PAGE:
FINANCE: Bank of Cyprus to close symbolic Nicosia branch among 10 others

In a cost-cutting move, Bank of Cyprus will close its landmark branch in the capital at Nicosia’s Eleftheria Square along with 10 other branches facing the chop this year.

BoC’s decision was announced with its Q3 2019 financial results, declaring the bank is to reduce its branches by 8% before the end of the year.

Customers of the symbolic branch at Eleftheria Square have already been told their accounts are to be moved to other branches with all commercial accounts transferred to the BoC branch on Evrou Street.

The last day of operations for the once flagship Nicosia branch is Friday 29 November.

Among other BoC branches to be shut down are Nicosia’s Ayios Pavlos which will close on 6 December. Client accounts will be moved to the branch on Kyriakos Matsi Avenue.

The decision to close 11 branches follows the closure of 26 branches since the beginning of 2018, which represents a 57% reduction compared to the end of 2013.

In 2013, customer service outlets were 230 and by the end of 2019 that figure will dwindle to 99, of which 86 are main branches and 13 operate as cash offices.

In addition, the Bank of Cyprus in October completed a voluntary staff exit plan through which 470 applicants were approved to leave at a total one-off cost of Euros 79 mln, reducing the number of employees by 11%, whilst gross annual savings are estimated at Euros 28 mln or 13% of staff costs.

The bank said the reduction in staff and branches are part of their rationalisation footprint and their drive to digitalise their business.

Bank of Cyprus CEO Panicos Nicolaou said the ongoing Digital Transformation Program, the adoption of digital products and services continues to grow and gain momentum.

“Some 75% of transactions involving deposits, cash withdrawals and transfers take place via digital channels and the number of active users of mobile banking has increased by 54% since June 2017”.

Bank of Cyprus’ move, follows Hellenic Bank’s decision to close a string of rural branches, formerly belonging to the Co-op which it acquired in September 2018.

These closures had stirred strong reaction from communities blaming the bank for leaving them without a branch to conduct their business.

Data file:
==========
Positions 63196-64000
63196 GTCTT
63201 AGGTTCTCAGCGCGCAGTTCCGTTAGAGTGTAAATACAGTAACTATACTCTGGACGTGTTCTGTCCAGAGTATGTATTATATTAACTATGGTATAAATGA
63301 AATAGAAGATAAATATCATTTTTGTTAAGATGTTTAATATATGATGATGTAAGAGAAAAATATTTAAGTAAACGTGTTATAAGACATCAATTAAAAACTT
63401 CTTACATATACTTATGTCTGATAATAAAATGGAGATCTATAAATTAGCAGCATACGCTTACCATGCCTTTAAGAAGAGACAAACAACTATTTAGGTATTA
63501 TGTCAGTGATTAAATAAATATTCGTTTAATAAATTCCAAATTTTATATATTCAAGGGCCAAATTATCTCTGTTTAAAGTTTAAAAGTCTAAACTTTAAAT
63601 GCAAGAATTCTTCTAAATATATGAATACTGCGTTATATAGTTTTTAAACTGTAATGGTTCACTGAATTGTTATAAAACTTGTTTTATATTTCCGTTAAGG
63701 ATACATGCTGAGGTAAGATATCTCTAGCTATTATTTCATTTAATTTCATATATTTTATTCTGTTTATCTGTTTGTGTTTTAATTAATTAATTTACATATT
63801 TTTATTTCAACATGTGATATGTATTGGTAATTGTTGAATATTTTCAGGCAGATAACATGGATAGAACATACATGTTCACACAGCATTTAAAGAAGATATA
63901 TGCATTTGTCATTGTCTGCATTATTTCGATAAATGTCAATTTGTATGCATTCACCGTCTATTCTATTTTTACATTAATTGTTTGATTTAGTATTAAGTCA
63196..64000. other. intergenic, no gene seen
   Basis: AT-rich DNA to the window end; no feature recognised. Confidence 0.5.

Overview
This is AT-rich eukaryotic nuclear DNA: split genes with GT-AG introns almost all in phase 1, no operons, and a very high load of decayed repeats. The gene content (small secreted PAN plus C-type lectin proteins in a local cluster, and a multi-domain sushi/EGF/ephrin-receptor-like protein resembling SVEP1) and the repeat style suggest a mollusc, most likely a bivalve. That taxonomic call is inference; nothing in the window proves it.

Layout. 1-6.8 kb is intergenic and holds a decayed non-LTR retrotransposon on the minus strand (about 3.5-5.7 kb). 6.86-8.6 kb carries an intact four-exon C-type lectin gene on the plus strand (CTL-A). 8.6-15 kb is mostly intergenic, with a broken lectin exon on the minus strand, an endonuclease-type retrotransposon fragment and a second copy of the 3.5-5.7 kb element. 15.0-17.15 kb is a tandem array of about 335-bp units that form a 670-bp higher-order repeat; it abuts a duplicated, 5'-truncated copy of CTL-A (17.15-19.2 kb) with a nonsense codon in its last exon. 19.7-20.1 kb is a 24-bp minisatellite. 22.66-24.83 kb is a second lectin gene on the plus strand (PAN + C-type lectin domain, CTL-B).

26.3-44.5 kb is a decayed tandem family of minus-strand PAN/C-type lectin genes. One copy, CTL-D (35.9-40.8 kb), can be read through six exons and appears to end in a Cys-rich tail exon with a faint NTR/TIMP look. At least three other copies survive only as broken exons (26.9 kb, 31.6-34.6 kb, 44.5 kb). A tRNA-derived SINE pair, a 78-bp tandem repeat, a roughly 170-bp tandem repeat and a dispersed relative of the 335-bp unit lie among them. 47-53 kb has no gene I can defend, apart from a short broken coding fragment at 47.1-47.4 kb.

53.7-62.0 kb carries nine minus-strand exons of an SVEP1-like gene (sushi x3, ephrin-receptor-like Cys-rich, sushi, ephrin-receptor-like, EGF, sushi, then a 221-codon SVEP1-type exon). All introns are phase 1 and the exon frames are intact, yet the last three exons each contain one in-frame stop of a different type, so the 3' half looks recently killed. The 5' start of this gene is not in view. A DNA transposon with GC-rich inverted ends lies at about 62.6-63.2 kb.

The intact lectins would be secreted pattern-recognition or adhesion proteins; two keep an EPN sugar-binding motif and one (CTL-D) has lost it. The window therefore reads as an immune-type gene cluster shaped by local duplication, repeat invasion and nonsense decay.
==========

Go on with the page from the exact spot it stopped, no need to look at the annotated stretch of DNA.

The closure of a large number of bank branches island-wide has mainly affected remote rural areas that have been left without even an ATM, making life in the country difficult.

Earlier this year, scores of residents from villages in Limassol’s winegrowing region took to the streets to protest Hellenic’s decision to shut down a branch in Pachna, leaving some 20 villages without a single bank to serve them.

Residents argue they were left without even an ATM at a time when there are efforts to revive the irural communities.

Leaving these areas without access to a bank branch meant the elderly having to travel far to reach the nearest bank.

Since 2013 a total of 486 bank branches have closed in Cyprus following the demise of two of its largest lenders, Laiki Bank and the Coop in 2013 and 2018 respectively.

As a result, bank customers have seen service points reduced drastically to less than half.

Before the economy crashed, in 2012, a year before the closure of Laiki Bank, bank branches numbered a huge 850.

With the 2013 bailout and demise of the second largest bank in Cyprus and its absorption by BoC, the number of branches reduced to 682.

The next wave of shrinkages came in 2016 with the number of branches dropping to 544 and in to 2017 that number shrank to 460.

Last year, with the demise of the Co-op and following its good assets being acquired by Hellenic Bank, the number of customer branches fell to 386.

Source: The Financial Mirror